Prior to the outbreak, most of the focus was on the impending retirement of the baby boomers, which will mean decades of nursing experience exiting the workforce. The number of boomer RNs peaked at 1.26 million in 2008 with 60,000 to 70,000 retiring annually since 2012, according to research published in the Journal of Nursing Regulation by Peter Buerhaus, professor in the College of Nursing and director of the Center for Interdisciplinary Health Workforce Studies at Montana State University, and his colleagues.
That raises some concerns about the number of nurses in the workforce, though that facet of the problem may not be severe. The baby boom generation produced about a million nurses in the country who have been steadily shifting into retirement, with about seven to nine years to go before most are out of the workforce, Buerhaus said.
But Linda Aiken, director of the Center for Health Outcomes and Policy Research at the University of Pennsylvania, believes the current graduating nursing classes across America are offsetting the loss of the baby boomers as several nursing schools have high enrollment and long waitlists for their programs. “We have the most robust nurse supply that we’ve ever had in this country, and it continues to grow,” Aiken said. “We’ve added a million nurses to the workforce in the last decade.”
Buerhaus, however, said the influx of new nurses feeds fears of a quality shortage. “You have large numbers of nurses coming into the field, which is terrific, but they’re not necessarily replacing the retiring nurses in a one-to-one way,” Buerhaus said, noting that a young nurse joining the workforce isn’t really equal to one with two to three decades experience.
As hospitals see an influx of COVID-19 patients, experienced nurses are desperately needed to help lead their younger colleagues through the crisis. Problematically, that group’s older age puts them at particularly high risk for COVID-19, which would render them unable to care for patients or lead their younger staff, added Maggie Hansen, chief nurse executive and senior vice president at Hollywood, Fla.-based Memorial Healthcare System.
Still, as the outbreak exacerbates staffing shortages, hospitals need all available resources on the front lines. Some hospitals, Thomas said, have asked retired nurses to return to work, even though they too are at higher risk.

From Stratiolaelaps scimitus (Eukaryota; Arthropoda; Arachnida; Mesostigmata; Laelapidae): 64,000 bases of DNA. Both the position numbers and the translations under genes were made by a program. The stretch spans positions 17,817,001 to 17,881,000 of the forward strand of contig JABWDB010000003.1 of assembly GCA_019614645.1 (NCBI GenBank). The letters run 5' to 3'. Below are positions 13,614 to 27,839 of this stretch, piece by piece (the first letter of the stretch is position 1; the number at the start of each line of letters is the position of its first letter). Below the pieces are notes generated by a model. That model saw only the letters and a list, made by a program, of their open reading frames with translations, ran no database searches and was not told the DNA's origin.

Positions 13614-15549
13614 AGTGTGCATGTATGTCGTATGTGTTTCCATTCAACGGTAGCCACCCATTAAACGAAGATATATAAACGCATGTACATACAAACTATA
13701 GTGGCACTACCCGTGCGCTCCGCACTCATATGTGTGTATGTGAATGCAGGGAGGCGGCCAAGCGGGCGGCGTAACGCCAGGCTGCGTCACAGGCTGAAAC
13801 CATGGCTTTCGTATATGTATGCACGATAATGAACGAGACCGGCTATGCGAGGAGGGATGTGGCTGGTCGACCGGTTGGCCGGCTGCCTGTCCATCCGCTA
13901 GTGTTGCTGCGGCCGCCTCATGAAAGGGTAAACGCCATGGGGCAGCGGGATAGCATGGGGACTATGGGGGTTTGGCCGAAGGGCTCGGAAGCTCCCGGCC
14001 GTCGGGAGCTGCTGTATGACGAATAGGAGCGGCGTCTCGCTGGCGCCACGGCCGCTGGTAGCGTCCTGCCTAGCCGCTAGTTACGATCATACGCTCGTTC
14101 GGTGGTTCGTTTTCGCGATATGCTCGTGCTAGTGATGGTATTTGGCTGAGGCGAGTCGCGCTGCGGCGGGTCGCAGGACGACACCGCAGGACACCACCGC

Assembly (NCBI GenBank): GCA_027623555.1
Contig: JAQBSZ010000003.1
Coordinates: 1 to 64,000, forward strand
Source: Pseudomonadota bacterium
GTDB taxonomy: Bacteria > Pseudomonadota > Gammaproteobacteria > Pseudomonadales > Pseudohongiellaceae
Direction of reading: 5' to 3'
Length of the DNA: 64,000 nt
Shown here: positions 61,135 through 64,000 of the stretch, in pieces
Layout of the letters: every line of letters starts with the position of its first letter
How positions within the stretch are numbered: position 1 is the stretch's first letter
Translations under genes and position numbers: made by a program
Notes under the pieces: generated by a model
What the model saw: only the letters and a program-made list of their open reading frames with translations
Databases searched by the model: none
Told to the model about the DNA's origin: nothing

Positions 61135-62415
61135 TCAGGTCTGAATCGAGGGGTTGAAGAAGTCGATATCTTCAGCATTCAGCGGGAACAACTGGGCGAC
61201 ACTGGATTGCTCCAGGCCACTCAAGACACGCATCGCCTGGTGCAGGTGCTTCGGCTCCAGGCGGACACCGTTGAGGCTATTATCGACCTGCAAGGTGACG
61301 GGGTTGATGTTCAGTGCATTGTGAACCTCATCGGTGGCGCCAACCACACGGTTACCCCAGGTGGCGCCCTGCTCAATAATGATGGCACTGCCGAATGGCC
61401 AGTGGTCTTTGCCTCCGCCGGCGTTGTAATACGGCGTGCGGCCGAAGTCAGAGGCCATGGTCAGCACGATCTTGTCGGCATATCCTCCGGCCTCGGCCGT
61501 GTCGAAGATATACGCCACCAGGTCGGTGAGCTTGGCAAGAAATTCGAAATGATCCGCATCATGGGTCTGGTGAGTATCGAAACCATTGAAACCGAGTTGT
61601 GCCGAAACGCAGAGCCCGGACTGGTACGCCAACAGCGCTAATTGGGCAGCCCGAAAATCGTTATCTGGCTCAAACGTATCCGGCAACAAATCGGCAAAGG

Despite these growing concerns, facilities have responded quickly with strategies to combat staffing issues by allocating nursing and other resources to departments and front lines where they’re needed.
Hansen said that her system has reduced elective surgeries, unnecessary outpatient procedures, imaging, outpatient testing and cardiovascular intervention procedures, among other things. The staff in those departments, both nursing and those not considered mission-critical to the COVID-19 pandemic, are redeployed daily to hospital departments where they are needed.
“Your labor pool and your ability to deploy has to be as nimble as the front line has to be in responding to the changes,” Hansen said.
Hansen also said her system set up a PPE manufacturing plant at a Memorial Healthcare facility that had been closed. Available healthcare staff are manufacturing their own PPE there for nurses and front-line staff, whom the system won’t let work without proper protection.
The ability for a particular staff member to be shifted where needed is restricted for some, depending on the state where they’re licensed. According to Thomas, only 28 states and the District of Columbia allow nurse practitioners to practice to the top of their education and training. Among other requirements limiting scope of practice, the remaining states require nurse practitioners to have a written agreement from a physician to provide patient care outside their regular site of employment—a regulation that she called outdated.
“There’s no evidence to support the need for these written agreements when it stops nurse practitioners from providing patient care,” Thomas said. “We are calling on the nation’s governors to suspend legislative and regulatory barriers that prevent NPs from providing patients with full and direct access to all the healthcare services that NPs are clinically educated and prepared to provide.”
Some states and the CMS have temporarily lifted restrictions on NPs, increasing their ability to care for patients during the pandemic.